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Hello. The aim of my research is to explore children’s experiences of maternal imprisonment in Scotland. There is very little information about the experiences of the children of prisoners. There has been limited research in Scotland, and very little from the perspectives of the child themselves. A consequence of increasing female imprisonment is that incrementally more children are being affected by maternal imprisonment. This is why it is of particular importance to look at children¹s experiences; because despite not being imprisoned themselves, more of them are experiencing prison, despite best efforts to develop alternatives to female imprisonment. By interviewing children directly it will also fill the gap in the research already conducted, which has been, for the most part, extrapolated from the point of view of the mothers and other caregivers rather than the perspective of the children and allowing them to have a voice. In doing so qualitative methodological approaches (one-to-one interviews) and Visual tools (Talking Mats and Photography) have been selected to engage child participants (between the ages of 5-18) for this research. It will address the limited knowledge about the consequences for children affected by maternal imprisonment and it will provide an insight into an area on which there is little literature in Scotland. I was wondering if you could give me some advice as I have found access and ethics particularity challenging as agencies have not been engaging as they have concerns about after care for the children should something potentially distressing should arise as a result of taking part in the research. Within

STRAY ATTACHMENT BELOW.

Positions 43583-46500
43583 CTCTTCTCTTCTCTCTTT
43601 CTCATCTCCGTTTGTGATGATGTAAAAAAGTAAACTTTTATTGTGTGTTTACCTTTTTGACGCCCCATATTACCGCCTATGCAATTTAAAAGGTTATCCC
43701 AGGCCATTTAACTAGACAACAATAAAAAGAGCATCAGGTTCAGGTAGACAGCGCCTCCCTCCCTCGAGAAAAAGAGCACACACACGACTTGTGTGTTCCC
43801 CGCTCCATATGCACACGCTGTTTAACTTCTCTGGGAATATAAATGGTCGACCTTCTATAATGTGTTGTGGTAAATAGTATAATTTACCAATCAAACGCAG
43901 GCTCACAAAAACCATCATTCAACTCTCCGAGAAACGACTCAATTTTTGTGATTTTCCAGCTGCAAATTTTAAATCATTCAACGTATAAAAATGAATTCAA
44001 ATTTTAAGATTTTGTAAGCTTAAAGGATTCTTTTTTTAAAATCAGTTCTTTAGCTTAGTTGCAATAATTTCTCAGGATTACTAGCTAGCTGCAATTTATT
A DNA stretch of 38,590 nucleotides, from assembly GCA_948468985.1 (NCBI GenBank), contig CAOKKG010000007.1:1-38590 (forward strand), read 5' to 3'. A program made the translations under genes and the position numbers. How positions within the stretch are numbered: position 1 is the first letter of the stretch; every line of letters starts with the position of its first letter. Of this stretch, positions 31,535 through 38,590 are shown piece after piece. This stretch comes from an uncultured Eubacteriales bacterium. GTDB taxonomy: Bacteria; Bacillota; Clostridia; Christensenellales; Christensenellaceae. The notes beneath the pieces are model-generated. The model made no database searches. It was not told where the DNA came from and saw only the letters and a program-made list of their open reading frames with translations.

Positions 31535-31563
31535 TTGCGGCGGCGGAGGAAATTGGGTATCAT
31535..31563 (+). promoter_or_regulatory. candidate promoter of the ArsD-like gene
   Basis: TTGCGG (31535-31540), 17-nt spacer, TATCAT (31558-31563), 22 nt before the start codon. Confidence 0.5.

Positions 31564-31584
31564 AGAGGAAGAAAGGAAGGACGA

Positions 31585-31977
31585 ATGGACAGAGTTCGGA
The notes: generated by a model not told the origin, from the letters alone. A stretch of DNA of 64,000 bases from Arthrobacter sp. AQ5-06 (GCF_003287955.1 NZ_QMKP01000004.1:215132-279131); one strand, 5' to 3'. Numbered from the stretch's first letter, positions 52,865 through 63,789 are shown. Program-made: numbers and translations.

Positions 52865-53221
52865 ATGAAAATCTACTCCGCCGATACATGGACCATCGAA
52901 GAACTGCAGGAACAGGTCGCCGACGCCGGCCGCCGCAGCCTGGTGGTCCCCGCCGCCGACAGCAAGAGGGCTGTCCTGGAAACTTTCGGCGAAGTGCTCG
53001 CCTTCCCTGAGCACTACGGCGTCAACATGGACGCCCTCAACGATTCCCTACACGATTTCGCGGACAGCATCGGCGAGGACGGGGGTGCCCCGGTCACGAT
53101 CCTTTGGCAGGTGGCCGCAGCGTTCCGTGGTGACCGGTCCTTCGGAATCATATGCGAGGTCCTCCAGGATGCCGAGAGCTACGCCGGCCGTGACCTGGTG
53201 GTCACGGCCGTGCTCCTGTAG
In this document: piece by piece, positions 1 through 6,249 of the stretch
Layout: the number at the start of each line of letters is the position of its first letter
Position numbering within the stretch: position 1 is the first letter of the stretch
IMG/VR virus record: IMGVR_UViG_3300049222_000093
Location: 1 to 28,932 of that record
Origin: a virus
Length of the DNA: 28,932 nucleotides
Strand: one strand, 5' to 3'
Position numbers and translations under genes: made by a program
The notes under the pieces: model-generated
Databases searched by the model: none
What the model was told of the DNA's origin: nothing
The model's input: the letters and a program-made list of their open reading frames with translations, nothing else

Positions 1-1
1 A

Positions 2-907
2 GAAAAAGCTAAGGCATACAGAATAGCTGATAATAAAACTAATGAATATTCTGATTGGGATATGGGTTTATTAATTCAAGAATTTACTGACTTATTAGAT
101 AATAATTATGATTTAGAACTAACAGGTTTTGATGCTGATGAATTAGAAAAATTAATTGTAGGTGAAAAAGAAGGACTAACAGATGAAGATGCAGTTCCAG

Hi, everyone. I am running into this dilemma, and I would appreciate any advice you can provide. I apologize for the specific nature of the question, but I think the principle is applicable to any international effort for social research involving children. I work for a new charity based in the US that will be grants to individuals and organizations to, among other things, research non-institutional child care in India. While developing our policies, I was dismayed to find out that there is no mandate for an independent ethics review on social research in India. I recognize it would be unethical on my organization's part as the funder to mandate grantees act counter to the local customs and ethical standards, but the guidelines from the Indian government are generally in alignment with international standards -- the difference is that a lack of formalized oversight effectively makes compliance voluntary. Given the particularly vulnerable nature of the population we hope to serve (orphaned and at-risk children), is it a step too far to require potential grantees (including NGOs) to receive some sort of ERB/IRB approval of their study protocol as a condition of funding? Thanks, everyone.

I had a few more questions that I was hoping you could help me answer. 1. Is it ok to conduct research on a student/ person without their knowledge? For instance, can it be observations? Can you create a fake claim for the purpose of the research, and then later reveal the true purpose? 2. All research needs parental permissions. Is that only if the research is going to be presented or published? What about when a school collects data from multiple classrooms and presents the findings. Is that considered research? Must they have parental consent? 3. Can you conduct research if the child without the consent of the child? If a child said they do not want to participate in the research, but their parent says yes, is it ethical to continue with the research? Thank you for any answers you can provide.